Beaumont readers have likely heard of the diabetes drug Actos. The drug was very successful in the U.S., with sales peaking at over $4 billion annually. The sales from this drug alone made up nearly 30 percent of the manufacturer's revenue.
The Japanese pharmaceutical drug manufacturer that makes Actos is now facing thousands of lawsuits from across the U.S., alleging that the defective drug had serious unknown side effects.
Some users of Actos claim that the drug causes bladder cancer and increased risk of congestive heart failure. These users are suing the maker of Actos, seeking compensation for their injuries. They allege that the drug manufacturer ignored signs that Actos increased the risk of bladder cancer and misled U.S. regulators as the drug was going through the approval process. The users also point out that regulators in Germany and France removed the drug from the market in 2011.
The drug manufacturer denies any causal link between the use of Actos and bladder cancer, suggesting that the cancer was merely coincidental. Indeed, bladder cancer is the fourth most common cancer among men.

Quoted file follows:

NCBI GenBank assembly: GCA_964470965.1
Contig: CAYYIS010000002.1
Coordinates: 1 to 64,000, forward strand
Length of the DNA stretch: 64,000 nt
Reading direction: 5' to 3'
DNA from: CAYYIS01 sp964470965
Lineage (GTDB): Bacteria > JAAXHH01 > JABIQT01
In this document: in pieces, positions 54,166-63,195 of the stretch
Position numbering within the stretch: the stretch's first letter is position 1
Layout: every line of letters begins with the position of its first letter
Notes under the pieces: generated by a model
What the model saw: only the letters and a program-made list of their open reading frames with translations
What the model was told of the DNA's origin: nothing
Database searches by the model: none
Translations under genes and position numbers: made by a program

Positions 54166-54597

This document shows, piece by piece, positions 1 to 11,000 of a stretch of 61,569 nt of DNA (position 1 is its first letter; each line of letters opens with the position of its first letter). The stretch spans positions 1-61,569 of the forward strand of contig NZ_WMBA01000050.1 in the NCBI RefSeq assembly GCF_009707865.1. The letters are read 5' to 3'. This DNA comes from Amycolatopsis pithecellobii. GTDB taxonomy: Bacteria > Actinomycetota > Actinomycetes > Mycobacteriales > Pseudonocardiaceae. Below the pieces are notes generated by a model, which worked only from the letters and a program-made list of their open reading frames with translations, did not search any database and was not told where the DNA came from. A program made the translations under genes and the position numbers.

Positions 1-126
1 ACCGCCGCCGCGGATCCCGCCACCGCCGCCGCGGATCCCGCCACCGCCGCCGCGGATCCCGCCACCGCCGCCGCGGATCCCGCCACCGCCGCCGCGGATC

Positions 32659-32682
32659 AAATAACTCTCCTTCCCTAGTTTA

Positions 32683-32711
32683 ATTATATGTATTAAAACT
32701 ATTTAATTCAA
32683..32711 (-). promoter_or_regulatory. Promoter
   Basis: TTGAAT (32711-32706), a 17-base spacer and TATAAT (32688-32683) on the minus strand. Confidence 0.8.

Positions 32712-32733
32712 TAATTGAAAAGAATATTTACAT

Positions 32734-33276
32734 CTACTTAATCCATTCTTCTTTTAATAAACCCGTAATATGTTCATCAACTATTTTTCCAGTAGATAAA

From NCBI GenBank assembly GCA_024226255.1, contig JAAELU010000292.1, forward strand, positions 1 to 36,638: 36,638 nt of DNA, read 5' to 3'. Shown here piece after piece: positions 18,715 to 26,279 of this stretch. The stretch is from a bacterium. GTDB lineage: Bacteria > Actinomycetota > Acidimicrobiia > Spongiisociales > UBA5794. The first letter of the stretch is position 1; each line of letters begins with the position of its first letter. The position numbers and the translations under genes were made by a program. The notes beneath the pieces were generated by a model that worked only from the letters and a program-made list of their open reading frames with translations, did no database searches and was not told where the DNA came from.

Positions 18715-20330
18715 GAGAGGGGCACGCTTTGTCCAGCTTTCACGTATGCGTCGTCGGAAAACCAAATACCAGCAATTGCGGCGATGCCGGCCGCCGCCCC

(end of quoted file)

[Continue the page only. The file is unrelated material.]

Consumers expect that when a pharmaceutical drug manufacturer places a medicine on the market, that medicine will be safe to use. Patients have the right to expect that that all information about a medicine, even the potential dangers of the drug, will be fully divulged to the public.
Unfortunately, the economic incentives to hide negative information about a drug are just too great to ignore for some manufacturers. If a drug is popular, manufacturers stand to make billions off of a single medicine, as the manufacturer did in the case of Actos.
When a manufacturer chooses to put profits over public safety, patients injured by this action can seek compensation for medical costs and pain and suffering associated with the injury.
Source: Bloomberg, "Takeda Faces First Trial Over Actos Diabetes Drug in L.A.," Jef Feeley & Margaret Cronin Fisk, Feb. 18, 2013